Double colour FISH has been performed to examine the relationship between repeated units of major rDNA and telomeric sequences. A close association between repeated units of the two multigene families could be observed. Since results of this study also demonstrated a co-localization between 18S-28S and 5S, it can be concluded that, in the periwinkle, three multicopy families are linked on the same chromosome pair.

Some authors (Dover, 1986; Liu and Fredga, 1999) claim that co-localization or interspersion of repeated units of different multigene families may be a selective advantage. In fact, an adjacent disposition of such genes might cause unequal crossing-over with consequent heteromorphism which would play an important role in the maintenance of a conserved and multiple array.

Data from the literature indicate that this assumption may be true only for some species. In fact, among vertebrates, an adjacent disposition between NORs and telomeres is reported to be an unusual finding (see Liu and Fredga, 1999) and a co-localization of 18S-28S and 5S rDNAs is not considered the rule, but rather the exception (Sola et al, 2000; Mandrioli et al, 2000). For example, in fish, a co-localization of repeated units of ribosomal DNAs has been described only in four out of 20 species so far analyzed (Pendás et al, 1994; Morán et al, 1996; Mandrioli et al, 2000).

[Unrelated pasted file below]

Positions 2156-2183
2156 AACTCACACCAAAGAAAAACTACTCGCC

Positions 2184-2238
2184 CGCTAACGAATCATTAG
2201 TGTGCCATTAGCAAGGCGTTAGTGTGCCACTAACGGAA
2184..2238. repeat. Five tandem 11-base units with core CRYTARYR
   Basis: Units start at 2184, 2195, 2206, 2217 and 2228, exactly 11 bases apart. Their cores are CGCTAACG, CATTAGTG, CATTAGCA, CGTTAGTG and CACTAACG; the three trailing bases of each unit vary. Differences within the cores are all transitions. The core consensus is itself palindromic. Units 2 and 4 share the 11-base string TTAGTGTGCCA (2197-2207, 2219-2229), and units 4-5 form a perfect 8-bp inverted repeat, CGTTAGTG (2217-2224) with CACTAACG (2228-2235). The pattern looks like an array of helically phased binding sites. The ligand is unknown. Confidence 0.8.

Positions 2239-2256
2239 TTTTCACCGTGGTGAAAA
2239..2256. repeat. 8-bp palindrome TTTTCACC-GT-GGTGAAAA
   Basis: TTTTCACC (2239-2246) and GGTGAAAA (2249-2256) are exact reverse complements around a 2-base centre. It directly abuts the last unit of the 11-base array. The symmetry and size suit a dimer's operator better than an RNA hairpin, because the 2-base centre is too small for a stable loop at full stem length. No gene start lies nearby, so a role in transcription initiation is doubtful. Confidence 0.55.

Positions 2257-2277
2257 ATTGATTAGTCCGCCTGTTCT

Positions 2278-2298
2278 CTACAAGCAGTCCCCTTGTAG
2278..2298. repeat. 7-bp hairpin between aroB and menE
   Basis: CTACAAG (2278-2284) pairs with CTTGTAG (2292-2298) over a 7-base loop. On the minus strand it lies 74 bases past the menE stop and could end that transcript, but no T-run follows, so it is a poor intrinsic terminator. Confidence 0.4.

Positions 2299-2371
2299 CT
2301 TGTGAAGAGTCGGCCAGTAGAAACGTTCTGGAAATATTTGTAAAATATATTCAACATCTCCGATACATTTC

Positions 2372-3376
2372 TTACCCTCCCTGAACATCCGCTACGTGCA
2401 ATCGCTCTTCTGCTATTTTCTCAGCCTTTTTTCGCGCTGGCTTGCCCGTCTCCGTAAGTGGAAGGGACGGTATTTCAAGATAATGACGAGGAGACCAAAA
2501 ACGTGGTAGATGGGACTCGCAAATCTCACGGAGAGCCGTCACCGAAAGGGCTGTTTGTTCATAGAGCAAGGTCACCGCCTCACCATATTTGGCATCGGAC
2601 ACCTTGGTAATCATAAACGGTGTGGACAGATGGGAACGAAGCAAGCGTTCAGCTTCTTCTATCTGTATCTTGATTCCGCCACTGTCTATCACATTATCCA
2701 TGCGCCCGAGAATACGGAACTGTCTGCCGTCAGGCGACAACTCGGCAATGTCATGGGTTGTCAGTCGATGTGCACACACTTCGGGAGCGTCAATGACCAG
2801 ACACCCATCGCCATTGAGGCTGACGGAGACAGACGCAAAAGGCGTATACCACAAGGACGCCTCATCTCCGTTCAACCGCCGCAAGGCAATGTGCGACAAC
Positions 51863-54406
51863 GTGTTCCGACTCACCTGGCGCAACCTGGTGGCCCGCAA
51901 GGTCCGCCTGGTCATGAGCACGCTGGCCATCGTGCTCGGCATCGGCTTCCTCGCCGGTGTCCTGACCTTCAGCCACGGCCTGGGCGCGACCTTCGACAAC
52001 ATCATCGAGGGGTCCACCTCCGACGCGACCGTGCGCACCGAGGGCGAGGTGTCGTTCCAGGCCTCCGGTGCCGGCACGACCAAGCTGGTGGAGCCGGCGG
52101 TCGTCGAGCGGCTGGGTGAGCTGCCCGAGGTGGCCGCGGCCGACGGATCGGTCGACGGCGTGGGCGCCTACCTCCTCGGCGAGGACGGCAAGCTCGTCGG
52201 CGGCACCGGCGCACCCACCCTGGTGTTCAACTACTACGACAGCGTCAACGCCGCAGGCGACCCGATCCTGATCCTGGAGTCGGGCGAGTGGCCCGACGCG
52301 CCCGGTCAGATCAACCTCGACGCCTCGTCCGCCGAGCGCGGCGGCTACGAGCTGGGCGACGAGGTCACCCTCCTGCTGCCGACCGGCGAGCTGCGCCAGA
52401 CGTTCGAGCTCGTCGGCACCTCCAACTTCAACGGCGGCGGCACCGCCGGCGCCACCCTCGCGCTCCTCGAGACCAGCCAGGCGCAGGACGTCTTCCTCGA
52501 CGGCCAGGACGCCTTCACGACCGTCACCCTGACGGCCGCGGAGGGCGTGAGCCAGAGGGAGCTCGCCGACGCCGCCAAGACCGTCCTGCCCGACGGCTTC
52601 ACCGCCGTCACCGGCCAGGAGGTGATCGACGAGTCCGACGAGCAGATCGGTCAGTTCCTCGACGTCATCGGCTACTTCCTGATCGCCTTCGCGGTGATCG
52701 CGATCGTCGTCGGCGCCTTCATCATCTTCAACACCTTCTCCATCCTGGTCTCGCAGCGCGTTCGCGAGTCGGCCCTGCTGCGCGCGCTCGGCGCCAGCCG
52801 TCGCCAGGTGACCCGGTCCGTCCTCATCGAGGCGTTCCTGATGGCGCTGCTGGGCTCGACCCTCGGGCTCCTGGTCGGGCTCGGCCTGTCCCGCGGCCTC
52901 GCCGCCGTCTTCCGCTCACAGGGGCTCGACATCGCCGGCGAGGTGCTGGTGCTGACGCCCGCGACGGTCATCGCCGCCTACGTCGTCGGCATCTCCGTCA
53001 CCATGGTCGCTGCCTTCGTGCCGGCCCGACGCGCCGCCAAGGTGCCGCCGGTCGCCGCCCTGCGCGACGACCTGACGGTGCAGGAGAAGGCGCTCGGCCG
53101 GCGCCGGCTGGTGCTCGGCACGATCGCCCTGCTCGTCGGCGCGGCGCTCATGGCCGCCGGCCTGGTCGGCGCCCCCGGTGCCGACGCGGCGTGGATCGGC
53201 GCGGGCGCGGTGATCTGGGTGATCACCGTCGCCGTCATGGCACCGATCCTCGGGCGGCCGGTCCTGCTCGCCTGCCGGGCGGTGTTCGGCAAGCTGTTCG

Finally, among invertebrates, a high degree of rDNA polymorphism occurs (eg, Vitturi et al, 1999, 2000c), and terminal NORs are often observed. This implies that major rDNA clusters are physically associated to telomeric sequences. Among these organisms next to nothing or very little is known about the physical relationship between repeated units of the 18S-28S and 5S rDNA because, at the present time, this feature has seldom been investigated.